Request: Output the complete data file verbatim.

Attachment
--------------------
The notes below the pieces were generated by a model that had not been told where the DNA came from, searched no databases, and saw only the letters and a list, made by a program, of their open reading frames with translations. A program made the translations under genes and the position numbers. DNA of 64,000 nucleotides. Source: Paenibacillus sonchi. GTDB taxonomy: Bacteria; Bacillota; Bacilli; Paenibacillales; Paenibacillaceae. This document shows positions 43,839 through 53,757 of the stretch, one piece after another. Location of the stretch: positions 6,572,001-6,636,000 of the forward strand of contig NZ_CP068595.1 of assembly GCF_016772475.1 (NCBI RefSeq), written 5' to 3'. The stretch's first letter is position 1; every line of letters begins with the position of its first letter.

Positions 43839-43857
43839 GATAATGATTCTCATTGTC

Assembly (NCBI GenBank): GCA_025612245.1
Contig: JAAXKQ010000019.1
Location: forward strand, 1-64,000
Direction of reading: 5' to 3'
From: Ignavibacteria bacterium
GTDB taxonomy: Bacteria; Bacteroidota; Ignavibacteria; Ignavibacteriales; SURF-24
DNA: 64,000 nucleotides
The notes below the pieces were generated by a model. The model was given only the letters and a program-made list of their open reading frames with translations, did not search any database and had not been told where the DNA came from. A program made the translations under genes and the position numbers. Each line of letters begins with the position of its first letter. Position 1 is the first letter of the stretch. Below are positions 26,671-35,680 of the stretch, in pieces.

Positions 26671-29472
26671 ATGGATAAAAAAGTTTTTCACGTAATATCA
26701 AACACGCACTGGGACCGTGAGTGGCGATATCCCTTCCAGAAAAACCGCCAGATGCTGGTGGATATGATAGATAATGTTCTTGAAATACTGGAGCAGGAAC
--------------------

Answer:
The notes below the pieces were generated by a model that had not been told where the DNA came from, searched no databases, and saw only the letters and a list, made by a program, of their open reading frames with translations. A program made the translations under genes and the position numbers. DNA of 64,000 nucleotides. Source: Paenibacillus sonchi. GTDB taxonomy: Bacteria; Bacillota; Bacilli; Paenibacillales; Paenibacillaceae. This document shows positions 43,839 through 53,757 of the stretch, one piece after another. Location of the stretch: positions 6,572,001-6,636,000 of the forward strand of contig NZ_CP068595.1 of assembly GCF_016772475.1 (NCBI RefSeq), written 5' to 3'. The stretch's first letter is position 1; every line of letters begins with the position of its first letter.

Positions 43839-43857
43839 GATAATGATTCTCATTGTC

Assembly (NCBI GenBank): GCA_025612245.1
Contig: JAAXKQ010000019.1
Location: forward strand, 1-64,000
Direction of reading: 5' to 3'
From: Ignavibacteria bacterium
GTDB taxonomy: Bacteria; Bacteroidota; Ignavibacteria; Ignavibacteriales; SURF-24
DNA: 64,000 nucleotides
The notes below the pieces were generated by a model. The model was given only the letters and a program-made list of their open reading frames with translations, did not search any database and had not been told where the DNA came from. A program made the translations under genes and the position numbers. Each line of letters begins with the position of its first letter. Position 1 is the first letter of the stretch. Below are positions 26,671-35,680 of the stretch, in pieces.

Positions 26671-29472
26671 ATGGATAAAAAAGTTTTTCACGTAATATCA
26701 AACACGCACTGGGACCGTGAGTGGCGATATCCCTTCCAGAAAAACCGCCAGATGCTGGTGGATATGATAGATAATGTTCTTGAAATACTGGAGCAGGAAC